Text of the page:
Why is hair loss portrayed as a male-only issue?


Antonia Hoyle

At just 37, Antonia Hoyle has begun losing her hair.

At just 37, Antonia Hoyle has begun losing her hair.

I first noticed it last December: my hairline had receded a couple of millimetres. Two weeks later, I held up the front section of my hair: the roots were surrounded by patches of scalp and a strip of hair the width of a ruler had visibly thinned.

I was so shocked I curled into a ball and cried - terrified at the prospect of losing the long, thick hair I loved, compounded by shame that something so trivial could upset me this much. I was hardly dying, after all, and my hair loss was barely visible.

Yet female hair loss is devastating - and surprisingly common. As many as two thirds of women suffer from it at some stage, but the subject is still so taboo that one survey revealed 46 per cent of women affected keep their condition from even those closest to them.

Starting to lose my hair at the age of 37 has made me feel unattractive, old - and desperate for a solution. So, this January, I scoured the internet for "cures", rubbing castor oil on to my scalp every night because I'd read it could stimulate growth, and stocking up on vitamin supplements promising perfect hair.


I cut my hair into a bob to make the thinning less obvious and, other than examining my hairline every night to see if it was getting worse, avoided the bathroom mirror as the sight of my reflection in it upset me so much.

My husband, Chris, insisted he couldn't see any difference - but held me supportively as I sobbed. I could cover up the loss with a side parting, but I still felt self-conscious in public and too awkward to tell friends, worrying they would either dismiss my concerns or make me cry with their pity.

I stopped wearing make-up, concluding that there was no longer any point in taking pride in my appearance.

Glenn Lyons, clinical director at the Philip Kingsley Trichological Clinic in London, has spent his 40-year career dealing with both the causes and crippling effects of hair loss. "I frequently see women in tears," he says.

Lyons said he could tell from examining my scalp that I had minor female pattern hair loss, although I also had blood tests that ruled out other possible causes, from iron deficiency to polycystic ovaries. Also known as androgenetic alopecia, female pattern hair loss is the most common cause of hair loss and affects around a third of women by the age of 50.

It happens when your body becomes overly sensitive to hormones called androgens, which can block hair growth. As a result, follicles gradually get smaller, producing shorter, finer hair until they stop growing hair at all.

If your mother or father lost hair at a young age, you're genetically predisposed to it, and it becomes more prevalent after the menopause, when oestrogen levels fall (making hormones more like androgens dominant in comparison).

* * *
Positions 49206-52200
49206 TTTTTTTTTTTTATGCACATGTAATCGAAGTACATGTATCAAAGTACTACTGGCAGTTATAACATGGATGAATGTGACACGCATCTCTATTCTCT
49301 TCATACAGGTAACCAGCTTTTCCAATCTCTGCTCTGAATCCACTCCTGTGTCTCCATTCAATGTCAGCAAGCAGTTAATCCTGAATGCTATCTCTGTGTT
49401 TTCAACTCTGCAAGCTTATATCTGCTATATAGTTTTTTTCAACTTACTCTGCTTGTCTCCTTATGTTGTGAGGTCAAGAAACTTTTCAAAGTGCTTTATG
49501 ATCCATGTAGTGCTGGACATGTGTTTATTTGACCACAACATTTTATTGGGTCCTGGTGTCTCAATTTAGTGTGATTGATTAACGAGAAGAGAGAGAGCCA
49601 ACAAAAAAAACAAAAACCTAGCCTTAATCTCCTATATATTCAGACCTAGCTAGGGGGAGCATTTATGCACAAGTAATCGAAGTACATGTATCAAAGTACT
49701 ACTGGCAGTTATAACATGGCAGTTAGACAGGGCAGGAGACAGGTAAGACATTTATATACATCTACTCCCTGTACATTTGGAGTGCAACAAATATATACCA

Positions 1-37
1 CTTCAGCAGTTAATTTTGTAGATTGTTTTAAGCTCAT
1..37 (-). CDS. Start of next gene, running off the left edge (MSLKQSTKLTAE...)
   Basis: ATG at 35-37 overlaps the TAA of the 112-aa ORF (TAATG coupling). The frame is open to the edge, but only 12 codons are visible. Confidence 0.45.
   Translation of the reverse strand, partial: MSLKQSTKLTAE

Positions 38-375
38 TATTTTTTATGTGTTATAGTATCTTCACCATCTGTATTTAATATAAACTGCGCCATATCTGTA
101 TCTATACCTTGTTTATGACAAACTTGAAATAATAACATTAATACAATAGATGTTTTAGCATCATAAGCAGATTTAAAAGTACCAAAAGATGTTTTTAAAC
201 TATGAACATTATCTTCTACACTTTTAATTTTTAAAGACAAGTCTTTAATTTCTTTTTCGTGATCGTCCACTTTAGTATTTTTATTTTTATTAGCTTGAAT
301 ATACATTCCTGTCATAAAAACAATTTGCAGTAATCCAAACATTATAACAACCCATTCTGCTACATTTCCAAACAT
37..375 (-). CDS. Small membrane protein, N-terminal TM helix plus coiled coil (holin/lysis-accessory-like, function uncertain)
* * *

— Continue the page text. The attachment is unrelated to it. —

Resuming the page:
My dad started to go bald in his 30s and my mother has also developed female pattern hair loss, but I just wasn't expecting it to happen to me so soon.

But both my hairdresser and Lyons say they are seeing increasing numbers of younger women losing their hair and, according to the latter, stress may be to blame. It's responsible for 90 per cent of other forms of hair loss, such as alopecia areata (when hair comes out in round patches) - and because it prompts our adrenal glands to secrete androgens, it can accelerate female pattern hair loss, too.

Excess weight can also contribute because it limits the production of a hormone called SHGB (sex hormone binding globulin), which helps control 'male' hormones, as can the combined contraceptive pill.

Iron deficiency, which affects 20 per cent of women aged 19 to 34, is another culprit, because iron binds to ferritin, a protein involved in the production of hair cells. While my blood tests showed healthy iron levels, I am deficient in vitamin D, which can also disrupt healthy hair growth.

There is no magic cure, sadly. Minoxidil is the most used treatment, shown in one clinical trial to prompt hair regrowth in 50 per cent of women by improving blood flow to the hair follicle.

"It is helpful to start taking minoxidil as soon as you notice thinning," says Dr Jennifer Jones, a dermatologist at the Hospital of St John and St Elizabeth in London.

Of course, there are other purported remedies, including laser therapy to stimulate hair growth and specialist supplements that claim to regenerate hair. But evidence as to their effectiveness is still sketchy.

As for me? I have been trying to switch off in the evenings, as I am convinced stress has played a part, and I'm taking a vitamin D supplement. Although it could be three months before I see any regrowth, I still inspect my scalp first thing every morning, my unrealistic expectations inevitably dashed by disappointment.

I'd like to see female hair loss discussed more openly so it loses its stigma and ability to inflict misery on so many women.

In the meantime, all I can do is wait, and hope that mine grows back.

The Telegraph London